It has been a month now since I completed the most recent section of my coast walk through Ceredigion and Gwynedd in Wales.
Aside from the saviour of meeting up with friends new and old alike, this last Welsh leg was not a particularly happy walk for me. Once again I finished with sore shins and feet, courtesy of long stretches of tarmac and hard sand walked in dreich. It felt like an ordeal, something I was enduring rather than enjoying.
Over the cliffs from Cardigan to Aberystwyth, I walked comfortably and well. Three days, each with around 1000m of climbing and magnificent scenery. Colourful towns like New Quay and Aberaeron connected by undulating cliff paths, occasionally exposed like the superb ‘Path of Doom’ between Llangrannog and Cwmtydu. Alas no dolphins, but I did see choughs and a fox and was even divebombed by a buzzard.
From Aberdyfi northwards, things changed. Gwynedd is beautifully scenic. The southwestern tip of Lleyn from Abersoch to Nefyn is a great walk, wild and quiet. But, aside from the expansive beaches (Morfa Dyffryn, Morfa Harlech and Black Rock Sands – Morfa Bychan), much of the way to Lleyn is routed on main roads or pointless inland diversions.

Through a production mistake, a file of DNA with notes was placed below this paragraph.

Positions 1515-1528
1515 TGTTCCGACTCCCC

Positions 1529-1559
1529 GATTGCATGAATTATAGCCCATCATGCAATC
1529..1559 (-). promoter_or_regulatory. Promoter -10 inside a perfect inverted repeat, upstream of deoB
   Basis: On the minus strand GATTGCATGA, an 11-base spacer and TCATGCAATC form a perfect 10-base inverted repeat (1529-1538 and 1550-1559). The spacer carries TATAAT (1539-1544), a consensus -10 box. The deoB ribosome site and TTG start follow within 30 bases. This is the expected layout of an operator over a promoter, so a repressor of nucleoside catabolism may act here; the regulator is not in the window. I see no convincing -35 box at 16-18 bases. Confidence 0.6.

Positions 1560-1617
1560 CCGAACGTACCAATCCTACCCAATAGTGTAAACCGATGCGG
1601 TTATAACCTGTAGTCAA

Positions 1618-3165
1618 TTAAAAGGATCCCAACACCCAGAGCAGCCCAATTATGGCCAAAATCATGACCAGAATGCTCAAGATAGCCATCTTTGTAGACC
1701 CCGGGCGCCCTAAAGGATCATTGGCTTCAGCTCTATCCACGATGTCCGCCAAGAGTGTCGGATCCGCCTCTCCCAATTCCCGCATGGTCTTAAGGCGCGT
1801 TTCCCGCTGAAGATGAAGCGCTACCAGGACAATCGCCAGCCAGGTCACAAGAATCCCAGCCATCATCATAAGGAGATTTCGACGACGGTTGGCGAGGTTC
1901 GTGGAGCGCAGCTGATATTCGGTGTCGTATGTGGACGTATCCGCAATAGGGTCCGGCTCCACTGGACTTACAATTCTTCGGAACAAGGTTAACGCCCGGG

By Lleyn the damage had been done. My shins had suffered again, certainly on the road between Criccieth and Pwllheli if not on the many hard miles that preceded it.
Much is promoted about long distance paths like the Wales Coast Path, but it is not enough to stick up a few signs along existing rights of way. For long stretches it verges on a fraudulent marketing, since it is neither coastal nor a path. The A497 is NOT a path!
I fear for the England Coast Path (due to open fully in 2020) if it follows the same lazy thinking. I walked an open section between Minehead and Brean back in the spring, and I’ll tread some more in Cumbria and Northumberland.
Looking North then South
So through August I’ve been at home, avoiding by design the holiday crowds (who most probably stayed at home to shelter from the rain). I’m in that odd position of feeling well rested but restless. I can’t sit still (except for extended evenings watching athletics, Outlander or “I Know Who You Are”) and need to get walking once more. Will the feeling of eagerness be tempered the first time the concrete lid comes over the land and the rains fall? I keep smiling inside …
It’s an eagerness that is partly to do with seeing an end, in time at least. My intention was always to finish in October. So although there are many more miles to tread, I am almost into the last two months of this adventure for this year.
I shall be back on the trail from 30th August, starting in Liverpool, heading north to Carlisle. I’ll then transfer over to the northeast coast at Berwick and head south, pausing to meet Carolyn somewhere south of Humberside (Grimsby or Cleethorpes sound bright enough). From there, my only ‘must’ is to walk from north Kent home, so expect a mix of road trip and even cycling on the flat roads of the Wash, East Anglia and Essex!
If you are in any of those areas and can help me out with a bed or a meal or a space to pitch Nemo (my trusty tent), I’d be hugely appreciative. And please keep the sponsorship donations coming in. We’ve just topped £2000 (including Gift Aid) and I am so grateful to everyone of you who has donated – wouldn’t it be great to double it.